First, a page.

Cultural vs. intercultural

Major businesses and companies can also be viewed as cultural institutions as they develop their organizational philosophy. Moreover, every international company must consider the traditions of the countries where it conducts business while maintaining its unique message. The company states that its core message is to embody the art of living while preserving tradition, being creative and innovative, delivering excellence, and making a difference in the world (LVMH). Thus, Louis Vuitton aims to respectfully blend tradition and innovation in its products.

The company actively seeks to address the culture of different nations via its marketing campaigns and the choice of materials and patterns. For example, it recently incorporated traditional Mexican designs in its new furniture collection, employing a Mexican artisan Tenango de Doria (Ore and Eschenbacher). However, the use of indigenous patterns was viewed as cultural appropriation by the Mexican government as the brand failed to acknowledge the work of the artisan and did not explain why traditional designs were selected (Ore and Eschenbacher). A similar incident happened in 2012 when Louis Vuitton created a Basotho Plaid menswear collection celebrating the pattern of Basotho tribal blankets (BBC).

Although the array was commercially successful, it was widely criticized for exploiting the customs and traditions of the small tribe and failing to collaborate with the Basotho people (BBC). Thus, the brand was unable to follow its mission statement and blend traditional and modern approaches in its designs as they were viewed primarily as cultural appropriation. Overall, Louis Vuitton exhibits an unsatisfactory understanding of how to effectively share its vision on the international level and show respect to other cultures.


In summary, Louis Vuitton is one the most well-known brands in the world and is by far the most valuable fashion house. Since its foundation in 1854 by the French trunk maker Louis Vuitton, the company saw continuous growth as it adjusted its products to the new demands of the customers. The brand is collectively oriented as it aims to provide its employees with fair wages and is environmentally conscious. However, despite its core message of the natural blending of tradition and innovation, Louis Vuitton illustrates an irresponsible strategy to represent other cultures and intercultural communication.

Works Cited

Anido Freire, Naïade, and Leïla Loussaïef. “When Advertising Highlights the Binomial Identity Values of Luxury and CSR Principles: The Examples of Louis Vuitton and Hermès.” Corporate Social Responsibility and Environmental Management, vol. 25, no. 4, 2018, pp. 565-582.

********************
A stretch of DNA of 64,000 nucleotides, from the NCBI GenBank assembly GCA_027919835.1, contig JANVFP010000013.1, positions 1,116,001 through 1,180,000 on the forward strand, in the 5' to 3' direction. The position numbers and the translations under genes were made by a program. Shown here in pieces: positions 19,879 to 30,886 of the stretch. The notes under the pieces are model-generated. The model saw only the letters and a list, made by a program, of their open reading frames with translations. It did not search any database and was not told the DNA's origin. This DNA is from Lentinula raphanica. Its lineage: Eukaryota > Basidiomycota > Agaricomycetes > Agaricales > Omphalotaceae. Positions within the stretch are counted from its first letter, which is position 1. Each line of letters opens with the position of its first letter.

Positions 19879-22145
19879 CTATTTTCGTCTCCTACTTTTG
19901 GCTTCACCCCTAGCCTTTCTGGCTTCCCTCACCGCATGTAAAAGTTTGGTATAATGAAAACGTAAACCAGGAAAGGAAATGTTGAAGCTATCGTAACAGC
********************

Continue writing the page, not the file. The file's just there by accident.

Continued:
BBC. “When Does Cultural Borrowing Turn into Cultural Appropriation?”. BBC News. 2017. Web.

Forbes. “Louis Vuitton”. Forbes. 2020. Web.

Louis Vuitton. “A Legendary History.” Louis Vuitton. 2020. Web.

LVMH. “The LVMH Approach Spirit.” LVMH, 2020. Web.

Masuda, Takahiko, et al. “Culture and Business: How Can Cultural Psychologists Contribute to Research on Behaviors in the Marketplace and Workplace?” Frontiers in Psychology, vol. 11, 2020, pp. 1-20.

Ore, Diego, and Stefanie Eschenbacher. “Mexico Calls out Louis Vuitton for Using Traditional Pattern.” The Business of Fashion, 2019. Web.

The Wall Street Journal. “LVMH Moet Hennessy Louis Vuitton SE”. The Wall Street Journal, 2021. Web.

Yaman, Alex. “Louis Vuitton Pricing Strategy.” Global Marketing Professor, 2018. Web.

Cite this paper

Select style


BusinessEssay. (2023, January 17). Louis Vuitton Company’s History and Cultural Concepts. Retrieved from https://business-essay.com/louis-vuitton-companys-history-and-cultural-concepts/


BusinessEssay. (2023, January 17). Louis Vuitton Company’s History and Cultural Concepts. https://business-essay.com/louis-vuitton-companys-history-and-cultural-concepts/

Work Cited

"Louis Vuitton Company’s History and Cultural Concepts." BusinessEssay, 17 Jan. 2023, business-essay.com/louis-vuitton-companys-history-and-cultural-concepts/.


BusinessEssay. (2023) 'Louis Vuitton Company’s History and Cultural Concepts'. 17 January.


BusinessEssay. 2023. "Louis Vuitton Company’s History and Cultural Concepts." January 17, 2023. https://business-essay.com/louis-vuitton-companys-history-and-cultural-concepts/.

1. BusinessEssay. "Louis Vuitton Company’s History and Cultural Concepts." January 17, 2023. https://business-essay.com/louis-vuitton-companys-history-and-cultural-concepts/.


BusinessEssay. "Louis Vuitton Company’s History and Cultural Concepts." January 17, 2023. https://business-essay.com/louis-vuitton-companys-history-and-cultural-concepts/.